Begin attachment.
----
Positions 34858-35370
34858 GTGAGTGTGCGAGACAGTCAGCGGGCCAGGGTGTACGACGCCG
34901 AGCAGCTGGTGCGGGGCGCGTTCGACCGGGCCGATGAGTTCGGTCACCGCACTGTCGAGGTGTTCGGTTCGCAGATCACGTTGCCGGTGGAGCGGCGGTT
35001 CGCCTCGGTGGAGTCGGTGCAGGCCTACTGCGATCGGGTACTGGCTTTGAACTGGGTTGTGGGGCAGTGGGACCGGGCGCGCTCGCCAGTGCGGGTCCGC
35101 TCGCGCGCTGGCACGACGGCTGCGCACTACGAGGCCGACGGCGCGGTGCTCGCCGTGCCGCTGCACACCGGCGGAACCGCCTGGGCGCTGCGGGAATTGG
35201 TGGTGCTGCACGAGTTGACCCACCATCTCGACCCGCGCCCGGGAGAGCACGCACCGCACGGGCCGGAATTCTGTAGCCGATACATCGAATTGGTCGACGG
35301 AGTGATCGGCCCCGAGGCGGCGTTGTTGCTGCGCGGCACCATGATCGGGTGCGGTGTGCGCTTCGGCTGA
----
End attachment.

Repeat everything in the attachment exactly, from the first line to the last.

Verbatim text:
Positions 34858-35370
34858 GTGAGTGTGCGAGACAGTCAGCGGGCCAGGGTGTACGACGCCG
34901 AGCAGCTGGTGCGGGGCGCGTTCGACCGGGCCGATGAGTTCGGTCACCGCACTGTCGAGGTGTTCGGTTCGCAGATCACGTTGCCGGTGGAGCGGCGGTT
35001 CGCCTCGGTGGAGTCGGTGCAGGCCTACTGCGATCGGGTACTGGCTTTGAACTGGGTTGTGGGGCAGTGGGACCGGGCGCGCTCGCCAGTGCGGGTCCGC
35101 TCGCGCGCTGGCACGACGGCTGCGCACTACGAGGCCGACGGCGCGGTGCTCGCCGTGCCGCTGCACACCGGCGGAACCGCCTGGGCGCTGCGGGAATTGG
35201 TGGTGCTGCACGAGTTGACCCACCATCTCGACCCGCGCCCGGGAGAGCACGCACCGCACGGGCCGGAATTCTGTAGCCGATACATCGAATTGGTCGACGG
35301 AGTGATCGGCCCCGAGGCGGCGTTGTTGCTGCGCGGCACCATGATCGGGTGCGGTGTGCGCTTCGGCTGA